Revulsion with the government of Mexican president Enrique Peña Nieto over pervasive corruption and insecurity has become widespread in Mexico.
That sentiment could not only have consequences for Peña Nieto at the ballot box next month, but could also undermine the recovery of Latin America’s second-largest economy.
Peña Nieto entered office in 2012 promising reforms aimed at making the Mexican economy more dynamic and appealing to foreign investment. His platform was a departure from the emphasis of his predecessors on reducing violence and pursuing the drug war.
But the alleged corruption of Peña Nieto and other senior officials, escalating violence throughout the country, and dissatisfaction with many federal policies could undermine the efforts of his governing party, the center-right PRI, to maintain or expand its parliamentary advantage — and thus its ability to enact reforms — when Mexicans vote in national and local legislative elections on June 7.
A December 2014 poll found that 50% of Mexicans disapproved of Peña Nieto’s government; a January poll revealed that 85% of the country did not trust the president, and a February 2015 survey found that 60% of the country believed corruption had worsened during his term.
“The political crisis arising from corruption and insecurity significantly weakens the president’s hand in pushing for … economic reforms,” said Shannon K. O’Neil, the senior fellow for Latin American Studies at the Council on Foreign Relations.
“They need to address the frustrations of citizens and voters — corruption now ranks second only to security in polls by the Pew Center. Changing the rules to define and take on conflicts of interest and corruption more generally is needed at this point in my view to begin changing perceptions,” O’Neil added in an email to Business Insider.
While Peña Nieto has won some international praise for his economic reforms, Mexico’s deteriorating security situation has drawn attention from around the world. The most prominent incident, and one that has remained in the global spotlight, is the alleged forced disappearance of 43 students from Ayotzinapa, a rural school in the southern state of Guerrero, in late September last year.
The families of the missing students continue to demand clarification about the government’s investigation. So far, the Mexican government has only been able to identify the remains of one of the missing Ayotzinapa students.
Some of those families have worked to bring international pressure on their government; a number of them have travelled throughout the US as part of the Caravana 43 project. At an event at the CUNY Graduate Center in Manhattan on April 24, relatives of Ayotzinapa victims denounced the Peña Nieto administration’s failure to address the thousands of deaths that have occurred in recent years.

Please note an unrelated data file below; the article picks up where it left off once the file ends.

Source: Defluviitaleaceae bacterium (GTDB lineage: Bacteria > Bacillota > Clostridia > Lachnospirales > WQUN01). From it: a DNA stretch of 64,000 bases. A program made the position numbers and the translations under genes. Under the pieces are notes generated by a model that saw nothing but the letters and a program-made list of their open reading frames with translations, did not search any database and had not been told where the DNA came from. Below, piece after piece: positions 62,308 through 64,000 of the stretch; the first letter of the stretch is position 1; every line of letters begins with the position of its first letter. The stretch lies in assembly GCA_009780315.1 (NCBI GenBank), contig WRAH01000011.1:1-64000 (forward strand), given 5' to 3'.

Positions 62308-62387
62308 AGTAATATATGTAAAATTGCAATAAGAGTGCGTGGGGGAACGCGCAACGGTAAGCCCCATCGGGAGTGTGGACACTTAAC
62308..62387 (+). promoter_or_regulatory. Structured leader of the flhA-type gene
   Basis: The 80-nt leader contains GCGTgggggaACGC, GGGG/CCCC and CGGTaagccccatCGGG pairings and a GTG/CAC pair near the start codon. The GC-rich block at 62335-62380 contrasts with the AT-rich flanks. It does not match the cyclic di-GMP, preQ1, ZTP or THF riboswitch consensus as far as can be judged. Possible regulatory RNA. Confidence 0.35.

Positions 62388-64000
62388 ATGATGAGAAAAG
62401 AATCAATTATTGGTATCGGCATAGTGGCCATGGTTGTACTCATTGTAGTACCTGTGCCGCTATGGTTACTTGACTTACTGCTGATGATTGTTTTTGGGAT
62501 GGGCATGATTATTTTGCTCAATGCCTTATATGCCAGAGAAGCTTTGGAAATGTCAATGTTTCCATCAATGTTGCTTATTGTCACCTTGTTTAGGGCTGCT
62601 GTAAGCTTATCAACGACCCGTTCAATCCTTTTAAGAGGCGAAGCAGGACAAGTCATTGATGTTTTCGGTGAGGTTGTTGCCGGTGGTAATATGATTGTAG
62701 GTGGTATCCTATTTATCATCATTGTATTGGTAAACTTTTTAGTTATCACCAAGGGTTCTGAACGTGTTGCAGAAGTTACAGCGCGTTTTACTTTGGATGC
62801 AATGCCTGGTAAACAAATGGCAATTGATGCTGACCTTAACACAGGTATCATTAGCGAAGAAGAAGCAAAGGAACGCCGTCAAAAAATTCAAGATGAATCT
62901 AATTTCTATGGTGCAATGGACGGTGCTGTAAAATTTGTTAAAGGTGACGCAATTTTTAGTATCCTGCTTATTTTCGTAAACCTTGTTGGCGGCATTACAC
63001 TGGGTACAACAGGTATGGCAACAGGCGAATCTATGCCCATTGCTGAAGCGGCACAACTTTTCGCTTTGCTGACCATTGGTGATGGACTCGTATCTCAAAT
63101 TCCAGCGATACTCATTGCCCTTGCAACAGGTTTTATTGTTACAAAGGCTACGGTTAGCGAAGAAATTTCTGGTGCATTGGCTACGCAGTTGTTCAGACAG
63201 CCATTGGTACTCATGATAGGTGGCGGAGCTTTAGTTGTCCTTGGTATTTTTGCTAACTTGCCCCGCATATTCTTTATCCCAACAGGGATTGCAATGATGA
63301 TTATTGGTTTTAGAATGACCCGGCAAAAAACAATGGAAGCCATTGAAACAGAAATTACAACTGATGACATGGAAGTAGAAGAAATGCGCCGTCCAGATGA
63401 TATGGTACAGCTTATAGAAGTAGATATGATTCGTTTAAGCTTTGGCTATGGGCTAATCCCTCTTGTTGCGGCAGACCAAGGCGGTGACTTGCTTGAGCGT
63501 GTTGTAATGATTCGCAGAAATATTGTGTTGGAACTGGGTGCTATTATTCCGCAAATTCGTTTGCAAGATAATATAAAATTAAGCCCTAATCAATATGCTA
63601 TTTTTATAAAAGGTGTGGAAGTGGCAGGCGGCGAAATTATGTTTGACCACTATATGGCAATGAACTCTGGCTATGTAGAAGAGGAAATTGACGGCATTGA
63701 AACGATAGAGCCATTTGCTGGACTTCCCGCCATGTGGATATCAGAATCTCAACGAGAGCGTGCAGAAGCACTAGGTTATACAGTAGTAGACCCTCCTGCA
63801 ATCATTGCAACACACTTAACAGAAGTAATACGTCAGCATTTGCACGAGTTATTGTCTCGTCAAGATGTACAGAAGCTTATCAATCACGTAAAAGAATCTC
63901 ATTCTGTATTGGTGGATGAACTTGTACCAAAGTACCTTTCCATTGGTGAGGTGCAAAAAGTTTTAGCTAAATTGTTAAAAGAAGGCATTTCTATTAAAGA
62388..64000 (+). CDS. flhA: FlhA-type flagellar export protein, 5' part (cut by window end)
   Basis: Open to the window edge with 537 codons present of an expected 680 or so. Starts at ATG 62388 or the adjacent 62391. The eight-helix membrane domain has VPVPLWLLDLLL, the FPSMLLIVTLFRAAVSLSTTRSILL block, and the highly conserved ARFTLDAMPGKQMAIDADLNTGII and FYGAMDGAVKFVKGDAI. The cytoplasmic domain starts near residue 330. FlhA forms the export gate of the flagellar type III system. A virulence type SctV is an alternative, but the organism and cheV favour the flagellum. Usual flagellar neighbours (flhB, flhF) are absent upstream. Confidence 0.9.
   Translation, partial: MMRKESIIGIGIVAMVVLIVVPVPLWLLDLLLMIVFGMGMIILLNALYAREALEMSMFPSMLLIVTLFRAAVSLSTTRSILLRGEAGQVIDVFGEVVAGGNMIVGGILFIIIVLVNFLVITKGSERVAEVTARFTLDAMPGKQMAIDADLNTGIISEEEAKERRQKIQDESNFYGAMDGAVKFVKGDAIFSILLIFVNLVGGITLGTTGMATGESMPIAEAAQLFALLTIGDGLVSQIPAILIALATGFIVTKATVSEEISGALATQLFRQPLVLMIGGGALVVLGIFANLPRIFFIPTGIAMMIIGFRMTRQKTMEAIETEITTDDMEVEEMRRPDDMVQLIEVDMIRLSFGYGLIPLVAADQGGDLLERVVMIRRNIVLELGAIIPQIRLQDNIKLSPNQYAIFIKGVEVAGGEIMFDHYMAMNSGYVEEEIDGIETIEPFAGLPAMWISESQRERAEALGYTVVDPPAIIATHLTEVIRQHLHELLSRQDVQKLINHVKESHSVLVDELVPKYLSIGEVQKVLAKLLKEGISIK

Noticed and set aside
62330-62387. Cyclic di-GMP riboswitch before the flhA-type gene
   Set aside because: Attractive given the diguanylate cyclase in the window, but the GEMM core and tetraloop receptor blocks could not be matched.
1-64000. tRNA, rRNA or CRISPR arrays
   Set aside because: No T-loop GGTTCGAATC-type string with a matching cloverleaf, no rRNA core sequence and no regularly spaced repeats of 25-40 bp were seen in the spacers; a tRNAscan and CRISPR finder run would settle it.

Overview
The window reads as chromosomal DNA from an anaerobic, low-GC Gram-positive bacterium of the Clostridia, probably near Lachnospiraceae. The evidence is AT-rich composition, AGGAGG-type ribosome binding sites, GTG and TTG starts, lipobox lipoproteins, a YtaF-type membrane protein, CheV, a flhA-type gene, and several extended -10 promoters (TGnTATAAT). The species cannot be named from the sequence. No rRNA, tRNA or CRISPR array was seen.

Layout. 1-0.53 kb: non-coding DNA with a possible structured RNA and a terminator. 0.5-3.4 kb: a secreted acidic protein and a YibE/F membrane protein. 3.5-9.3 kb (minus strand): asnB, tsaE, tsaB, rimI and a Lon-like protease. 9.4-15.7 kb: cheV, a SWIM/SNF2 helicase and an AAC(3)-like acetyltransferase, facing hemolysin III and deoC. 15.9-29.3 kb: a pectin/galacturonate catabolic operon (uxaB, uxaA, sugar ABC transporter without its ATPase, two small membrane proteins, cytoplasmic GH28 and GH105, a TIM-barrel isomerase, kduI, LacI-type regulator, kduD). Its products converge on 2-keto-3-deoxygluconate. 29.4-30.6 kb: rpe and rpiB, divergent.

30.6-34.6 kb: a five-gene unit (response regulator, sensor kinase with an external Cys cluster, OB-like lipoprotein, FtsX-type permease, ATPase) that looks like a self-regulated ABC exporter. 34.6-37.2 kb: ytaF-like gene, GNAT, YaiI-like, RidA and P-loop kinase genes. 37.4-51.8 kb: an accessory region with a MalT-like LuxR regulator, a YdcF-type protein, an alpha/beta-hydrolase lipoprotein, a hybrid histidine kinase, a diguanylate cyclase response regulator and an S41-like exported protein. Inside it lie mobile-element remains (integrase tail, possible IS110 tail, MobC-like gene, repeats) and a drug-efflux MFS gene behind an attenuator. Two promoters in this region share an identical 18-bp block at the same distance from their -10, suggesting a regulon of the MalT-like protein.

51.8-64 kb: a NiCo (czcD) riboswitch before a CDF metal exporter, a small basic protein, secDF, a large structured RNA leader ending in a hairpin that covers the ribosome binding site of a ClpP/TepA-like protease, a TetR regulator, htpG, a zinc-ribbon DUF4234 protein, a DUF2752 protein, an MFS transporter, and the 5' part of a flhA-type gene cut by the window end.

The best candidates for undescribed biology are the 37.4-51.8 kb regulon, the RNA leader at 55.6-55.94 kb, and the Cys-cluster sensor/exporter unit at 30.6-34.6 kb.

“There’s many, many disappeared. There’s thousands who have disappeared … the government does not work for us. I am so pissed off at this government that we have,” said Blanca Luz Nava Velez, the mother of a disappeared student.
The efforts of the Ayotzinapa families have helped bring scrutiny to Mexico’s problems. As the economy appears increasingly unlikely to make the recovery expected this year, condemnations from Mexicans have put the administration’s failure to curtail violence front and center.
This may compound the impression that Mexico is not a safe place to do business or scare off investors who have already been spooked by the collapse of oil prices over the last year. (Many Mexicans have also slammed the government for its partial privatization of the country’s oil industry.) Moreover, persistent insecurity and corruption could diminish domestic demand and weaken already tepid consumer confidence.
“This Mexican administration will need more than economic growth to change perceptions,” said O’Neil. “Improving rule of law in Mexico will only help on the investment front. And failing to do so can only hurt.”
In spite of Peña Nieto’s unpopularity, the PRI still holds a slight edge ahead of voting. A recent poll revealed that 32% of respondents were still likely to vote for the governing party, leading the conservative National Action Party’s 24% and the leftist Party of the Democratic Revolution’s 13%.
While that poll showed a slight PRI advantage, one conducted two weeks earlier indicated that it also had the highest rejection rate: 44% of Mexicans said they would not vote for the ruling party.
In one of the unfortunate ironies of democracy, popular dissatisfaction may help lock in a PRI win. As O’Neil noted in her email, the PRI and its allies in the legislature may retain a majority if Mexicans who have voiced so forcefully their rejection of the government’s policies allow disillusionment and frustration to keep them at home on election day.
Even if the PRI holds on to its legislative advantage after June 7, many Mexicans are not likely to view themselves as better off or safer with the party and its leader.
“Peña Nieto doesn’t know how to defend us because he is a donkey,” said Felipe de la Cruz, a relative of an Ayotzinapa student, in comments in New York. De la Cruz then paused, considering the implication of what he had said. “Please apologise to the donkeys for me,” he added.